I found comfort in the very presence of my international Christian community, because God was with them, just as He was with my Christian community back home. When we fellowship with other Christians, we have an automatic deep connection, since we are all children of the same God, living with the same Holy Spirit inside of us.
3. Spend Time Getting to Know New People
In addition to seeking out a Christian community, I also started digging deeper in my relationships with unbelievers. I started asking more questions, listening, and taking a lot of time to communicate thoroughly with people who didn’t understand me.
In doing this, I unearthed that one of my new friends had very settled (and offensive) assumptions about Americans. This included an assumption that all American women are apt to sleep around with various men, drink a lot, and party irresponsibly. His assumptions doubled as accusations, and responding to them with patience was difficult. We took the time to talk through these assumptions, and I found it was a platform for me to testify to God’s call for all Christians (including American women), to set their minds on what is pure and good and right, and to act in accordance with that mindset (Philippians 4:8).
This conversation, along with several other significant culturally complicated ones, taught me that wading through cultural assumptions and bad reputations is not easy. However, if I commit time and effort to really get to know someone, even when there are difficult barriers to overcome, everyone involved can come out of it with a better and more accurate understanding of each other, as was the case with me and the friend with settled assumptions of American women.
4. Remember Who Helps You
During my time in Ghana, God revealed that my dependency on my Christian community back home had grown to be unhealthy. I was counting solely on my community for growth, direction and comfort, instead of relying on God for my every need. When I faced spiritual obstacles in this new place, like feeling distant from God, God was the only consistent person to bring those thoughts and fears to.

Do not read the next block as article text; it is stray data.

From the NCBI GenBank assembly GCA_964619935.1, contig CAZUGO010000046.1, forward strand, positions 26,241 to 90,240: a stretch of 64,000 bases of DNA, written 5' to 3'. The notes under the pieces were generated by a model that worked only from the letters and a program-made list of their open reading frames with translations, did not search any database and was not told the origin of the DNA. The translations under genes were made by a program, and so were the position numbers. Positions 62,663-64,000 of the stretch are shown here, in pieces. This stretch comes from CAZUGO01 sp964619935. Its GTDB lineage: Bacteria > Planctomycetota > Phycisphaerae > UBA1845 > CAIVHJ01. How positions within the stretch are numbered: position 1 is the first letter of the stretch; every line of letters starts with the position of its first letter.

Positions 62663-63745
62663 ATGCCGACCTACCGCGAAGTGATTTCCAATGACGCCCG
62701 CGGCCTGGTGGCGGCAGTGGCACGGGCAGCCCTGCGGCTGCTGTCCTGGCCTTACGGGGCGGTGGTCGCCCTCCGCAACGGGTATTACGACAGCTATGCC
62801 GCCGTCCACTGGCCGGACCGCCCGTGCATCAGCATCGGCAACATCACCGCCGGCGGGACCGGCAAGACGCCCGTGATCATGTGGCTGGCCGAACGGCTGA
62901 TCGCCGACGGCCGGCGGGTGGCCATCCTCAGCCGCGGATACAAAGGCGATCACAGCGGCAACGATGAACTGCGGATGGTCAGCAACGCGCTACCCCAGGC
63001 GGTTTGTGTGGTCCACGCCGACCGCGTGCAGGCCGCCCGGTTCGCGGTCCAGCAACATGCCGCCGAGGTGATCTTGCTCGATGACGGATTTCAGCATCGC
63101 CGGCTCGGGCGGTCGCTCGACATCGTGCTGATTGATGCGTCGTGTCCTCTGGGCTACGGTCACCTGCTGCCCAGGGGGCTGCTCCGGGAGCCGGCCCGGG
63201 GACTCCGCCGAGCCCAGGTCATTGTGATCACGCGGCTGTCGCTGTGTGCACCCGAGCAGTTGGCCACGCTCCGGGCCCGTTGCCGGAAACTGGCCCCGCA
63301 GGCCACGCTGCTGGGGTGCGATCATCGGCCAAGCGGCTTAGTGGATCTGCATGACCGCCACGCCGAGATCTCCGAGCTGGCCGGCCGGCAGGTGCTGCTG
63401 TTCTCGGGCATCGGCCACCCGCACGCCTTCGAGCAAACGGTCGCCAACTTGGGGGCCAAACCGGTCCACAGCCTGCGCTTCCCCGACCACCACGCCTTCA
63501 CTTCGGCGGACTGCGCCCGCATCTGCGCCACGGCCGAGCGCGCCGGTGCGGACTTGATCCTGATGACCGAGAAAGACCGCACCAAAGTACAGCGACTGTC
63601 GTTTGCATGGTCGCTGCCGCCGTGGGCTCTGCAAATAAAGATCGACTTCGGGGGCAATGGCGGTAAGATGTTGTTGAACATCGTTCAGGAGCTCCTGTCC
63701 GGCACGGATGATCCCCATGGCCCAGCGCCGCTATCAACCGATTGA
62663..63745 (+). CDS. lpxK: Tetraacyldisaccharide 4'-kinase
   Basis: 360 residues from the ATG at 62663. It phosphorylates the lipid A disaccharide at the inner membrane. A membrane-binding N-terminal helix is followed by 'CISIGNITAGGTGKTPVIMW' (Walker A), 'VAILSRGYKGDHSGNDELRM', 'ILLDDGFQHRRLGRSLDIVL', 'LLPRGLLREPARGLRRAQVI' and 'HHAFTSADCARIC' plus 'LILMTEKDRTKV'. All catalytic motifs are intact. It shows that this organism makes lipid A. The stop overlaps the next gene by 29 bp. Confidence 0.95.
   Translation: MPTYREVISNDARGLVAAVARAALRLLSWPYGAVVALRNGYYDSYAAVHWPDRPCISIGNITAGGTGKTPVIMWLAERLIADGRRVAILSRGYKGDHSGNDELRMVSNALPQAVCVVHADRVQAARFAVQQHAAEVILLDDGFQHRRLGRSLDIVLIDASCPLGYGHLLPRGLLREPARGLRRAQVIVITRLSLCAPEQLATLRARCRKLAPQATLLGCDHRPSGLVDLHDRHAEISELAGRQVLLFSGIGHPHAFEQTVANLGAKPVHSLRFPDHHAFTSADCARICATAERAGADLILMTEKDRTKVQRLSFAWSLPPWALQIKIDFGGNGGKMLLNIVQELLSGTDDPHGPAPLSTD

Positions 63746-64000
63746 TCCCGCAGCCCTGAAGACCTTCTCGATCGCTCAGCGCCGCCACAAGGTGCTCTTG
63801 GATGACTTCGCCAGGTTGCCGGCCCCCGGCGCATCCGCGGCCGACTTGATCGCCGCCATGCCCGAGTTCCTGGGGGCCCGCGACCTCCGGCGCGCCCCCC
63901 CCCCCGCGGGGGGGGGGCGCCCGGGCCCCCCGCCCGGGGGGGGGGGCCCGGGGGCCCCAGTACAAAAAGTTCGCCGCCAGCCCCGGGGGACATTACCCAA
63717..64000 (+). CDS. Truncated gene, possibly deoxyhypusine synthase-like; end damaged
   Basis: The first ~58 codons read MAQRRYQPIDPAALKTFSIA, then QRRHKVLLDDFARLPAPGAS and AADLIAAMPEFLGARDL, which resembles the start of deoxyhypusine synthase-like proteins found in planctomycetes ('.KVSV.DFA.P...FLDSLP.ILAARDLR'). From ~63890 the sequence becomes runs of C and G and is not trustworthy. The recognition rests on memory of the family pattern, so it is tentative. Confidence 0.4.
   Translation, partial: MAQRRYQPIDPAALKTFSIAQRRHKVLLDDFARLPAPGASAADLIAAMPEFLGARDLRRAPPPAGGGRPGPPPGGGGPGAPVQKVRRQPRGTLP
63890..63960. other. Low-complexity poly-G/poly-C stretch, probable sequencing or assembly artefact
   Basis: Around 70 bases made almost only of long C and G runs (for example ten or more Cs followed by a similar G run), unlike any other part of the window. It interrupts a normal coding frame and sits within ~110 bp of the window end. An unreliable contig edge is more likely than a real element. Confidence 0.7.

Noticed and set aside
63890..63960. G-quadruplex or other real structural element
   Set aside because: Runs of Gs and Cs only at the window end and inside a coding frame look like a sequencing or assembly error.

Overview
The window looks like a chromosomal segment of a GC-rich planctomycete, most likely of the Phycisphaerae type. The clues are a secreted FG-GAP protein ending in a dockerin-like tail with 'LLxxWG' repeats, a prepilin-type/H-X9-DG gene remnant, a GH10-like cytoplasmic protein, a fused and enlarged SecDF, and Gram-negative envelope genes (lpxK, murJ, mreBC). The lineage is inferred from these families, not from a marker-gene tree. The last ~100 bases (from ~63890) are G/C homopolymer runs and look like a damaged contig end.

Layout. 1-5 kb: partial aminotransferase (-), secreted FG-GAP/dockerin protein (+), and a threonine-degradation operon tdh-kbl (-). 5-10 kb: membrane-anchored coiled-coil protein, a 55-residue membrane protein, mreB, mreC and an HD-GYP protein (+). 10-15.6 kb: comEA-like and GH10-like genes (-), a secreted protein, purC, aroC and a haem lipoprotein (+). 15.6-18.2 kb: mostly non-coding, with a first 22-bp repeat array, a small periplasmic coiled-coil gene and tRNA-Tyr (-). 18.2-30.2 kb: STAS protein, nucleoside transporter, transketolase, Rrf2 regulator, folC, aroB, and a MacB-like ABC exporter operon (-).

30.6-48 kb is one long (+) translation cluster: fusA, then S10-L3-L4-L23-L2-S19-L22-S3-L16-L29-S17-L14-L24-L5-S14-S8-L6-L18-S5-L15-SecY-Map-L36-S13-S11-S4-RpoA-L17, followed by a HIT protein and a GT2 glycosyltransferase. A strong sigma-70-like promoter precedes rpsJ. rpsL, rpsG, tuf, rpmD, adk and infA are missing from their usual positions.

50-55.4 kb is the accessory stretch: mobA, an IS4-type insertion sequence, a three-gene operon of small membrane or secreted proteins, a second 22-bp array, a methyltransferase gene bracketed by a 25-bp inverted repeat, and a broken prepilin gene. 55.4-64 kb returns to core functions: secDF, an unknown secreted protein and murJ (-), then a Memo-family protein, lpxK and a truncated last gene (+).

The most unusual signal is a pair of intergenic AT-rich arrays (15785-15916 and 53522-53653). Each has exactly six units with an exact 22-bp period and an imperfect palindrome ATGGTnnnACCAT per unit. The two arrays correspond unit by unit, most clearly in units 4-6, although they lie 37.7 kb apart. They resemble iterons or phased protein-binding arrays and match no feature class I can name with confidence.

It exposed a sinful preference of mine to take my concerns to fellow broken Christians before laying them at the feet of our holy and perfect God. Now, I always try to remember that counsel from God-fearing Christians is good, but it is not a substitute for going directly to the Father with all of my needs.
My time in Ghana was challenging, and I often was exhausted by the effort it took to do something as simple as have conversation, or find a church. Even so, that semester was one of the best times of my life.
After four short months, I returned home to finish my degree and graduate. I think that being physically present was vital to sustaining my new friendships, so it was difficult to keep them up across the world. Five years later, most of the relationships that I gained that semester have faded. What never faded and continues to shape my perspective today is what God taught me through all of it.
Now, even years after my brief semester abroad, I am constantly challenged to be present, and to be active and engaged where I am, instead of getting wrapped up in wishing for something or someplace else. I still prioritize finding a Christian community wherever I go, and I hold tight to a commitment to good communication.
God also continues to remind me that He alone sustains me. Without God’s Spirit working directly in me, no community, no person, and no Bible study will sustain my faith.